To be a Hero 3/24/23

Thoughts with Richard Bleil

Of late, the concept of “hero” has be crossing my mind.  One of my favorite superhero movies (which is saying something because frankly I’m tired of the genre) had a line about being a hero.  “Everyone thinks being a hero is a full-time job.  Wake up a hero.  Brush your teeth a hero.”  The CGI character goes on to say that being a hero boils down to seven or eight moments.

He (the character, or perhaps more appropriately the writer) is right.  While I certainly don’t mean to cast myself as a hero (I am not), the reality is that being a hero isn’t just putting your life in jeopardy, or doing some supernatural feat.  It’s doing the right thing.

Being a hero means standing up and taking the beating when it would be easier to just sit down and shut up.  Being a hero means doing the right thing when it’s safer to do the same thing as everyone else.  Being a hero means taking the damage meant for another even if it means losing your job. 

Being a hero means doing the right thing at the right time.

I’ve never been a fan of Superman.  As a role-model, what kind of hero is he, really?  Eventually the comic books found ways to reduce his powers, but when he arrives on Earth, he is invincible.  He is impossibly strong, can fly, ridiculously heightened senses and to all appearances, is impervious to any kind of attack whatsoever until Lex discovers Kryptonite.  So why is he a hero for being a good guy?  What does he have to lose?  Sure, if I were bulletproof I would stand between a gunman and the victims, but would it really be heroic to do so?  Appreciated, sure, but heroic?

You can decide if I was heroic or not, but when my supervisor lashed out at my faculty while I was dean, violating university policy in so doing, I was the one who went to the president to complain.  I had no power in the situation and my complaint did nothing for my faculty, but I made the attempt, and was fired in so doing.  I had everything to lose, and even though I knew that it could lead to my dismissal, I stood up and made the issues known, casting the dangers as a risk to the entire university as they were since my boss’ actions were a violation of faculty rights.  I was already disliked by my supervisor (she made it abundantly clear) and I knew I was on shaky ground, but I did what was right, not because it was easy, and not because I felt safe in doing so.  I did it because it was the right thing to do.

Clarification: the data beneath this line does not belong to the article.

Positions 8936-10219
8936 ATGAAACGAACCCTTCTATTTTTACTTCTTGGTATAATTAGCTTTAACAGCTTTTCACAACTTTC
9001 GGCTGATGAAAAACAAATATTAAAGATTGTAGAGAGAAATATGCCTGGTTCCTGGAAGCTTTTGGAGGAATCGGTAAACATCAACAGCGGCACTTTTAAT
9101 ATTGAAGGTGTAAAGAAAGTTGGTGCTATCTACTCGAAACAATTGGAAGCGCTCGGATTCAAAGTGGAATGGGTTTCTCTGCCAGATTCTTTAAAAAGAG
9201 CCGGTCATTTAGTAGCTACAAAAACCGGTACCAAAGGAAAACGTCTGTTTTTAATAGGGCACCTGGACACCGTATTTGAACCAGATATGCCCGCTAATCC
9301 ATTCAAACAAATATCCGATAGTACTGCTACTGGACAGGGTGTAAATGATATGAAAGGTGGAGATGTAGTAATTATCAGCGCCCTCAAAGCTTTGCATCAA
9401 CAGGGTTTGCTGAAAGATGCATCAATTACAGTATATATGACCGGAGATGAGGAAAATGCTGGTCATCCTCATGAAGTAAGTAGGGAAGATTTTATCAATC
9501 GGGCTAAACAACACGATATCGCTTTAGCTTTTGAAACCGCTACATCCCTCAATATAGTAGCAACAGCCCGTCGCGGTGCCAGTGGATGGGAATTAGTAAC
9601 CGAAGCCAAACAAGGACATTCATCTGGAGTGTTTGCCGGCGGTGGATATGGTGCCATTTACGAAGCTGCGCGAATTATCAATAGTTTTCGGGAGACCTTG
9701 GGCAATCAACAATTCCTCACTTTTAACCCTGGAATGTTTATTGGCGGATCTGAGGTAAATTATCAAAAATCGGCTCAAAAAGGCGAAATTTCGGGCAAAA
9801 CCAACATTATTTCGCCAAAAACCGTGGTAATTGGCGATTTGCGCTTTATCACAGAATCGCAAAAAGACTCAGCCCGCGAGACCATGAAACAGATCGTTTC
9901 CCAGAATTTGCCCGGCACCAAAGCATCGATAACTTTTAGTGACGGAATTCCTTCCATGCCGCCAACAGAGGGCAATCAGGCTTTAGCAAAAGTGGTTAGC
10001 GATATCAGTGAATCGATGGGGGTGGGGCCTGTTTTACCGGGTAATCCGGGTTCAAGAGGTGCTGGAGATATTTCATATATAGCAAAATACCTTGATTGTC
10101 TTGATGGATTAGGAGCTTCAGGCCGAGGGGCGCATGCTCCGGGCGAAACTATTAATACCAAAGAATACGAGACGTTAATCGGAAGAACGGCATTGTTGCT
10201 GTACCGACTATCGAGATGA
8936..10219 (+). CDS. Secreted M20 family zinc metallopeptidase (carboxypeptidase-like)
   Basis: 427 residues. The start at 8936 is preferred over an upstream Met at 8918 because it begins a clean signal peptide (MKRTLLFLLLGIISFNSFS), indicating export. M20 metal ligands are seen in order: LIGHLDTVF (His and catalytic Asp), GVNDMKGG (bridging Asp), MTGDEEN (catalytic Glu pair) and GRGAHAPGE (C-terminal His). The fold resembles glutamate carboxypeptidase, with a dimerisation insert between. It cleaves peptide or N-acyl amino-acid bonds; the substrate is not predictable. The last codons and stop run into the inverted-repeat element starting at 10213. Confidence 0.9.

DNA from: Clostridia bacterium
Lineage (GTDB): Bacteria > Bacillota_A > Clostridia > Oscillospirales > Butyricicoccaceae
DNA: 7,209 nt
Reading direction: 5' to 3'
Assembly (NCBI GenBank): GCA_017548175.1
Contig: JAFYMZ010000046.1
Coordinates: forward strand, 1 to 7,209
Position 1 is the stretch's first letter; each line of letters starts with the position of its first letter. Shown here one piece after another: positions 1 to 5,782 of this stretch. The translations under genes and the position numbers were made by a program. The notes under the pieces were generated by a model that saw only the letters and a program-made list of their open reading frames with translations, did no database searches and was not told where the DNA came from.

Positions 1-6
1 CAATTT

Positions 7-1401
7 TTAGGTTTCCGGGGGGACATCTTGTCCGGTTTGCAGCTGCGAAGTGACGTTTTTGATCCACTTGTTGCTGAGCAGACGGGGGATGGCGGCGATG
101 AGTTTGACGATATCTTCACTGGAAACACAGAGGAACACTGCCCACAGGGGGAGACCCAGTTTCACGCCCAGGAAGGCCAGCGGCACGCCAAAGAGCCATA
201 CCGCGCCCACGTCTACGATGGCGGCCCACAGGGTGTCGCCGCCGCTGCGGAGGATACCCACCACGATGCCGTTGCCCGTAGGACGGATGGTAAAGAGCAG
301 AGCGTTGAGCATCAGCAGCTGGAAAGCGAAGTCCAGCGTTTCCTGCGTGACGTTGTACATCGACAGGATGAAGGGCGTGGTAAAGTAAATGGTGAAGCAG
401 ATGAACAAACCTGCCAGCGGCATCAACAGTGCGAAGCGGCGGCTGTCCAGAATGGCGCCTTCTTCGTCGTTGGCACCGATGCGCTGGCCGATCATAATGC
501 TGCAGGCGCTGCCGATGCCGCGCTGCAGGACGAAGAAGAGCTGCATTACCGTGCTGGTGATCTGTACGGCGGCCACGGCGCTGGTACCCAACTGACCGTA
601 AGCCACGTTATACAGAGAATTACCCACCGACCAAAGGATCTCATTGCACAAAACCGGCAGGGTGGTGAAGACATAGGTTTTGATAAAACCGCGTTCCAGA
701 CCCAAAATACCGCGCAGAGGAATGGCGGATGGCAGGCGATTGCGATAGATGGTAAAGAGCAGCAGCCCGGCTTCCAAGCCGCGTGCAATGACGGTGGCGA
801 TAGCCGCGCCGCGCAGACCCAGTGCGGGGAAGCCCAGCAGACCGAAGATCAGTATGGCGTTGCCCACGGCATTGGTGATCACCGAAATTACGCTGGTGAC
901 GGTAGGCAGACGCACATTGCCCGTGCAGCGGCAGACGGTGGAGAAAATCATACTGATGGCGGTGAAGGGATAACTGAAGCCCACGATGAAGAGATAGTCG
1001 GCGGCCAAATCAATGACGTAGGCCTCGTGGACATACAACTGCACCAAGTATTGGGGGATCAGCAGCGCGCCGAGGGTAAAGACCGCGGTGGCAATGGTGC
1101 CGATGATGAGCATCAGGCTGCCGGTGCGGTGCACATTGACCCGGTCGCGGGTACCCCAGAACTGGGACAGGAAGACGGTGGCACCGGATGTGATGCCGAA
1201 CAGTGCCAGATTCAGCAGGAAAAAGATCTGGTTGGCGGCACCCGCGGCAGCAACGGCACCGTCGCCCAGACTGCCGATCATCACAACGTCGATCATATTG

Heroic actions don’t need to be grandiose.  They need not be life or death, or even career risking.  Driving home one day after running my standard errands, I stopped for gas.  As I was pulling away to drive home, I saw a man ladened with groceries walking through the parking lot.  I actually drove past him, and a voice in my head asked me why.  Without a good answer, I doubled back, and asked if he needed a ride.  He was new to Omaha and living in a motel just a few blocks away.  Normally, a few blocks isn’t a challenge to traverse, but carrying so many groceries made it far more difficult.  So, we put his groceries in the back, and I drove him to the motel.  Does that make me a hero?  Well, to him it did.  Roughly five minutes out of my normal routine meant the world to him, even if just as a convenience.

I’ve often taken risks.  In a similar incident, I was walking to my vehicle in Rapid City after work.  As usually, I was leaving about seven in the afternoon, so there was nobody around, save one man crossing the parking lot from the county jail.  As he approached, I gave him a greeting.  He informed me that he was just released and needed his property from my warehouse.  Unfortunately, after hours, I couldn’t oblige him, but he asked me for a ride to the local shelter which I gladly gave him.

He was an odd person.  He kept talking about how he survives by being a mean guy, very tough.  Well, it didn’t matter to me.  This was just a gesture of kindness, so he could talk all he wanted.  I felt like he was trying to impress me, but being dangerous just doesn’t, and he certainly didn’t scare me despite what seemed to be significant efforts to do so.  What was I going to do, try to kick him out of the car?  We reached the shelter, and as he got out I wished him well as usual.  The next day my supervisor scolded me for giving him a ride.  Apparently, the department considered him to be one of the most dangerous men in the city, but he didn’t bother me at all.  He liked talking tough, but he was fine, and even thanked me for the ride.  Heroic?  Well, to him, maybe.  To my captain, more idiotic. But, honestly, I don’t think he had the courage to have offered this fellow human being a ride anyway.


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